Grit Blogs > Life in the Fast Lane

In Tribute

Andrew WeidmanThere aren’t many things harder to write than this post. The fact that I knew I would one day write it makes the writing no easier. I lost a dear friend this week; a coach, a colleague, an inspiration. I have known Karen Keb Will for only six years, but I owe her a debt that can never be repaid. She has given so many beautiful memories to so many people, and mere words, plain black marks on a screen, can never do them, or her, justice.

Karen was a strong woman, a fighter who never gave up. The last two and a half years of her life, she fought a desperate war with cancer, in several forms. She never surrendered, never flagged. On July 25th, she made her final stand.

I never actually met Karen, but she was one of my greatest friends nonetheless. We first connected on a professional basis when she took on the role of managing editor for the magazine where I cut my teeth as a freelance writer. I made no end of newbie mistakes, and Karen graciously took them in stride. Under her guidance, I learned the importance of a good story pitch and the value of making the pitch BEFORE writing the story.

She gave me my first writing assignment, a story on Thomas Jefferson and his gardens, and then waited patiently for me to surface from way too much research. I think I took half a year at least to write the thing, or at least that’s how I remember it. Along the way, she offered tips and critiques at just the right times, gently, without bruising a new writer’s delicate sensibilities. I’m still a Jefferson junkie, thanks to her assignment.

Soon, we connected on Facebook, where she introduced me to her husband, Hank Will, among other friends in the industry. Hank and Karen shared stories and photos of Kansas ranch life, and I returned the favor with Pennsylvania Dutch life. Through their photos I met the dogs, George and Molly, and the cattle, sheep and donkeys, and learned that Hank has a definite affinity for VWs and road tractors. I’m glad I was able to share an album of storm clouds with Karen a few weeks ago, and I hope that share brightened her day a little bit.

Karen used Facebook as a way to share her final journey with her friends, and I’m honored to be among them. We shared good days and bad, tears and laughter, encouraged and supported each other in a great network of friendship. If there is anything about our friendship that I regret, it’s that we never actually met face to face.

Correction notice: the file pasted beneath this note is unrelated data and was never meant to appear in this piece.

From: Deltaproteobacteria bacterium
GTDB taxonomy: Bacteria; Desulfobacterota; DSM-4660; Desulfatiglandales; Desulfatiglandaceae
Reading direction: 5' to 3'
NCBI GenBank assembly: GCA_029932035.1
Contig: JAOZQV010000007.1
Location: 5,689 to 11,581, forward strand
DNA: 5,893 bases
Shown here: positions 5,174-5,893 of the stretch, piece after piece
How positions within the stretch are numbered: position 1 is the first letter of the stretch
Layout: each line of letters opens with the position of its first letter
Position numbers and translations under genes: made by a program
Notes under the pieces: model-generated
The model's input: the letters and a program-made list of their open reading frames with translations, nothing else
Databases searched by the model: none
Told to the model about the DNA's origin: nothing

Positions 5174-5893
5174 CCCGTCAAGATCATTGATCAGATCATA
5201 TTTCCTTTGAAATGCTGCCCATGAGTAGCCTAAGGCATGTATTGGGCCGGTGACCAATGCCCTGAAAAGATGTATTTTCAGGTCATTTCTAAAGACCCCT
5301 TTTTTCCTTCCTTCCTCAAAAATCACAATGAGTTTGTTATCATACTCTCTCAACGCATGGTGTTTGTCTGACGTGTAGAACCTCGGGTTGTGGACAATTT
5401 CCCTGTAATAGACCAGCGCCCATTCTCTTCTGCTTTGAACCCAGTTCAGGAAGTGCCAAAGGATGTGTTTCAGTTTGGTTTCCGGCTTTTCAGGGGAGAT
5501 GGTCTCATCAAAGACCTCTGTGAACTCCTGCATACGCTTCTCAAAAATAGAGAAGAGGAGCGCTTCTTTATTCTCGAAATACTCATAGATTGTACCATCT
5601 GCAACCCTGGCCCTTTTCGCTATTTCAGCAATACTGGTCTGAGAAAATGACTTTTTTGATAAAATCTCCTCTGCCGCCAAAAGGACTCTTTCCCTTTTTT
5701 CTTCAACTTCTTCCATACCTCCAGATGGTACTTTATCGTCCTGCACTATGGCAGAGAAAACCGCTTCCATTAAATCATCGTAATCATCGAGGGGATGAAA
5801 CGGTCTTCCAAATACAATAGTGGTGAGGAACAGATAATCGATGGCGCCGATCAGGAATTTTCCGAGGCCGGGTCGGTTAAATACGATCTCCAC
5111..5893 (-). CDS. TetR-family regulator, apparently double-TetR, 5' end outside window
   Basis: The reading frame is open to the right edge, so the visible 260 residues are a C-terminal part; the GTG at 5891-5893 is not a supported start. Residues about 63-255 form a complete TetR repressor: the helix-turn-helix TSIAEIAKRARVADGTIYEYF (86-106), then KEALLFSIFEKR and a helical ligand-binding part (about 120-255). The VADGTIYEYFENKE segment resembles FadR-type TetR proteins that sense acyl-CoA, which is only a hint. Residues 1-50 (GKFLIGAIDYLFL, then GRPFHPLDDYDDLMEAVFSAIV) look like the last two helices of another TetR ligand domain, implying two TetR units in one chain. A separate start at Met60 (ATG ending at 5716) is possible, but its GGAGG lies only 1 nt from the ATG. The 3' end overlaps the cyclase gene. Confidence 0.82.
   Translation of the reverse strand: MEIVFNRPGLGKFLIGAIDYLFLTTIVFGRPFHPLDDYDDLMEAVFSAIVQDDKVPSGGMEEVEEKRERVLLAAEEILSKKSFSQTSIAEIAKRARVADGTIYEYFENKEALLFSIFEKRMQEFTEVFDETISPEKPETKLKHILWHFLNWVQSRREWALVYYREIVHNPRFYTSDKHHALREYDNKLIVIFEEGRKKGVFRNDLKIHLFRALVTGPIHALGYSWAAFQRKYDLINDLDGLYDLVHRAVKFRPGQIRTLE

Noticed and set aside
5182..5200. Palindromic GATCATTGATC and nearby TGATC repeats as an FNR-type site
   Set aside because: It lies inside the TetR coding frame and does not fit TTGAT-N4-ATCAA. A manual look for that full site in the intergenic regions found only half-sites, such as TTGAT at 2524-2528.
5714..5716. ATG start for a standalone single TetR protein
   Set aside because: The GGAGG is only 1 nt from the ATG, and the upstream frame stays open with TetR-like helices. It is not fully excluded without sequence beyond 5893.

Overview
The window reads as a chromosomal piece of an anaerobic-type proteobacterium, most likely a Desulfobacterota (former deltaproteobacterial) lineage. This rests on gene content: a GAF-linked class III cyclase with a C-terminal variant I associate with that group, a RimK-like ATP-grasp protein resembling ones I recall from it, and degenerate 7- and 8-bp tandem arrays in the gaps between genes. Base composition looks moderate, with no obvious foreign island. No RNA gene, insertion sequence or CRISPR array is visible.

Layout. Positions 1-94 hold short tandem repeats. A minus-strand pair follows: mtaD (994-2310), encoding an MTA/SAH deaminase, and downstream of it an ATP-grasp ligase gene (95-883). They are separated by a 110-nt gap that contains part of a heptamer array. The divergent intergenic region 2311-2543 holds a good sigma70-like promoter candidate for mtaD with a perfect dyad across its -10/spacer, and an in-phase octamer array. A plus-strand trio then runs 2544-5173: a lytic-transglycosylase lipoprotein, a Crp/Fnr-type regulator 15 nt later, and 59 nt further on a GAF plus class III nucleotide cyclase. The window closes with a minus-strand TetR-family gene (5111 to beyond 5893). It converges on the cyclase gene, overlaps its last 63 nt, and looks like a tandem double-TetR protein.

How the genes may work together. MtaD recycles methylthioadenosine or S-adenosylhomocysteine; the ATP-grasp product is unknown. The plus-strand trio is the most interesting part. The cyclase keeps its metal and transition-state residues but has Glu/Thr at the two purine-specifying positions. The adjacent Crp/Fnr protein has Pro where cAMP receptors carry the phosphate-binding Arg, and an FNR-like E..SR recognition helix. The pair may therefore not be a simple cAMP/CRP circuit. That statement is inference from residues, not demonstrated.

That will have to wait until my end of days. I refuse to say ‘goodbye.’ Goodbye is too final. I’ll see you later, Karen. Until then, your memory lives on in the hearts of all you have touched. We may cry because you’ve gone, but we can cheer because you’re Home.

Please, if you knew Karen, feel free to share your own memories of her in the comments below.

Karen with her fur babies, George and Molly.

Karen and her fur babies, George and Molly.

andrew
7/28/2015 1:24:00 PM

Dave, she did have that way about her, didn't she? Your thoughts make me wonder just how many people are in that realm of her influence; the number must be astronomical. Thank you for sharing this.


nebraskadave
7/28/2015 9:11:09 AM

Andrew, although I didn't have the connection that you had, I did meet Karen several times at different GRIT sponsored functions. She always had a smile and a sweet spirit about her. She always made me feel like we were best friends even though I knew we were only acquaintances. It's just how she was. I don't think she ever met a person that didn't become a friend on some level. She definitely made a difference in her realm of influence and that realm was large. Karen will be missed in many circles and yes we will see her again at the end of life here. My prayers go out to those left behind who miss her and cherish the memories she has made with them. ***** I can't really ask for you to have a good day on this comment but sounds like you have some great memories and experiences with Karen.